Last year at the local markets I saw an Ikea stool that had been made into a toadstool, perfect for small children, with a lovingly crocheted top which cost upwards of $40. Crocheting is way beyond my meagre talents, so I came up with a slightly more modest approach, although you will need to be able to handle a sewing machine.
I made three stools for my daughters, and together they cost less than $50, took around 1-2 hours to make and are practically weather-proof so they can live outside in the garden.
The instructions and supplies below will make three stools, but you can make more or less depending on what you need. The fabric and yoga mat will probably make at least four if you are careful with your cutting out.
These are the cheapest stools to buy, although a bit temperamental to assemble
1 metre of LIALOTTA plastic-coated fabric, red with white spots from Ikea $12 (if you can't find the fabric, try Spotlight or another fabric shop for spotty fabric, or get plain red fabric and sew or paint the white circles on).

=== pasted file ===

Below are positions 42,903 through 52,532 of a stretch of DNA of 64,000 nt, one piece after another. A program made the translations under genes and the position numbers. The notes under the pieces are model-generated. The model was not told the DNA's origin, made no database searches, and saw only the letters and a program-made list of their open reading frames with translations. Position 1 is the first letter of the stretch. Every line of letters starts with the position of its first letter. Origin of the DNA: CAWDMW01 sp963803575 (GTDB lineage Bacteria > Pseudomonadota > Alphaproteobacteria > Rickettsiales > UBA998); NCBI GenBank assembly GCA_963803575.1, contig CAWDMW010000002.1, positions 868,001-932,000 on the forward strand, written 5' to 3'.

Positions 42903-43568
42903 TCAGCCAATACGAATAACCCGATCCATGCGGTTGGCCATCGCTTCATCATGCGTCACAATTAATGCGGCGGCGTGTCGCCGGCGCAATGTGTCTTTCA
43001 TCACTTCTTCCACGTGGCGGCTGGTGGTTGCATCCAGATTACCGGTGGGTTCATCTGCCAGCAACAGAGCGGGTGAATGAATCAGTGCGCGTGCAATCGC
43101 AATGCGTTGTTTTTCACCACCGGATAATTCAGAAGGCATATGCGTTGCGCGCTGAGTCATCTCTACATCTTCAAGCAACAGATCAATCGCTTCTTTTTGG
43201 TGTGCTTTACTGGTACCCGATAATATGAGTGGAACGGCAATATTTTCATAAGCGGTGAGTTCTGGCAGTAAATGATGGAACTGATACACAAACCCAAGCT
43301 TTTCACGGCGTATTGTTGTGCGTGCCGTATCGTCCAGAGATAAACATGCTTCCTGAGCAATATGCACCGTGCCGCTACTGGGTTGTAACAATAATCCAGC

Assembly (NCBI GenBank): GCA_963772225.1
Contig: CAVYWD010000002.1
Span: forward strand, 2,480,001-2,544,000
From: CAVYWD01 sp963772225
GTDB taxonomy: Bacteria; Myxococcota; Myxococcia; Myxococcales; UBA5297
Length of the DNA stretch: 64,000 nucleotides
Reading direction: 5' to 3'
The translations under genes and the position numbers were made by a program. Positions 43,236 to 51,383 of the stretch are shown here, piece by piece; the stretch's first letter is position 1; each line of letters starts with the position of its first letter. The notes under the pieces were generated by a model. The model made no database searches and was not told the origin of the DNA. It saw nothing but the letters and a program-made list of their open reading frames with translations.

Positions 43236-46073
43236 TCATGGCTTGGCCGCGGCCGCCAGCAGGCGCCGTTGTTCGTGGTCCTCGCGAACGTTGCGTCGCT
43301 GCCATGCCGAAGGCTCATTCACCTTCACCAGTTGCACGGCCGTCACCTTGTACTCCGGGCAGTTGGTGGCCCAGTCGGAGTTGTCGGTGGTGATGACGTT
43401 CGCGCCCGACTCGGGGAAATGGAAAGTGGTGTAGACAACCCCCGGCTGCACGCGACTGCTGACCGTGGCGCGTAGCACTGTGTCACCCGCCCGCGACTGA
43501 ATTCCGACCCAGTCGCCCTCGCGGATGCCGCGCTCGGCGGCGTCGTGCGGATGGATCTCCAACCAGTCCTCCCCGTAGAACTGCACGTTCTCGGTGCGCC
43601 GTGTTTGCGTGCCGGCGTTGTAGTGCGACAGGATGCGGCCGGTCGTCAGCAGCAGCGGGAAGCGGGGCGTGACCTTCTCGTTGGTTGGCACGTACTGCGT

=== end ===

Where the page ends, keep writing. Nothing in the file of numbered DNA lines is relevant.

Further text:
5m Birch elastic, minimum 6mm wide, from Spotlight – a couple of dollars.
A cheap yoga mat, can be found at Red Dot or Variety Shops – approx. $10.
Instructions: Start by cutting three circles from the fabric, each with a 45cm diameter. Unless you have the world's largest dinner plates, you're going to have to guesstimate the circle. I used the largest plate I could find and then used a ruler to make marks on the fabric to the appropriate distance, which I then joined up by hand.
Using the top of the Mammut stools, draw three circles on the yoga mat with a biro and cut them out. This will be the padding on the top of the mushroom. If you want to get a little fancy, cut two more circles per stool, each about 5cm smaller (diameter) than the previous one. This will give it a more rounded appearance. Use the craft glue to stick the three layers together, and leave to dry for at least 24 hours.
Take one piece of elastic, and secure it to the wrong side of a fabric circle with a few stitches. Then pull the elastic as tight as you possibly can and carefully sew the elastic to the fabric, about 1-2cm from the edge. It is essential that you sew the elastic on only when it is completely stretched. The 70cm length will be sufficient (you'll probably have an inch or two excess which you can trim).
To make the mushroom seats, simply assemble the Mammut stool, place the foam on top of the stool, then stretch the fabric top over. The elastic should be tight enough to secure the cover to the stool, but if you find it slips, use red ribbon (two pieces per leg) attached to the inside of the cover that you can tie tightly around the inside of the leg.
The mushroom top will shrivel up when it is finished